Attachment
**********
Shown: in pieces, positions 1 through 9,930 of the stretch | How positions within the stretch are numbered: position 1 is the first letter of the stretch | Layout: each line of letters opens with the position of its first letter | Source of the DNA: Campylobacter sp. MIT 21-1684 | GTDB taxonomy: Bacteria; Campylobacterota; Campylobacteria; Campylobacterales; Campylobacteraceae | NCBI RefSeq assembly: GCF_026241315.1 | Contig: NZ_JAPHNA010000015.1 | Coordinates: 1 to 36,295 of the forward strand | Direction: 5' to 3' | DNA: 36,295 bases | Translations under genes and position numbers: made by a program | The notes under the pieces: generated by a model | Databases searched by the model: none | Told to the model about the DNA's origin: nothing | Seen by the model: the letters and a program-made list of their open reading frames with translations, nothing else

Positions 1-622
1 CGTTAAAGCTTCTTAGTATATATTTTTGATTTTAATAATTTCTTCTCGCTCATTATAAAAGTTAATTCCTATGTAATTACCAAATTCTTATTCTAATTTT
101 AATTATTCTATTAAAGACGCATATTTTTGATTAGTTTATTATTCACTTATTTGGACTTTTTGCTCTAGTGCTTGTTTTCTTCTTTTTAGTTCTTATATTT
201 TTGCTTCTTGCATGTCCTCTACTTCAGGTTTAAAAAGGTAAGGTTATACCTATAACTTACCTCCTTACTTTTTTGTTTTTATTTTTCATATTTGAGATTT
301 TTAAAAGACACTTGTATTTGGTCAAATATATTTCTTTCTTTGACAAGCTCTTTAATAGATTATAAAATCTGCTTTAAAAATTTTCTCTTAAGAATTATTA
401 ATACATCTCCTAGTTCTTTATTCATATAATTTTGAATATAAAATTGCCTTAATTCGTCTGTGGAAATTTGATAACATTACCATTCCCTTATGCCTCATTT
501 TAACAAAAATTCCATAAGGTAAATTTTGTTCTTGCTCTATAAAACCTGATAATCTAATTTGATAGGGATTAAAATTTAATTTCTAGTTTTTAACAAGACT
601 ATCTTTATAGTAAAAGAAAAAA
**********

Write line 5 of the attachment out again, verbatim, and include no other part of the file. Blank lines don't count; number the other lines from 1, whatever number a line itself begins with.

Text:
201 TTGCTTCTTGCATGTCCTCTACTTCAGGTTTAAAAAGGTAAGGTTATACCTATAACTTACCTCCTTACTTTTTTGTTTTTATTTTTCATATTTGAGATTT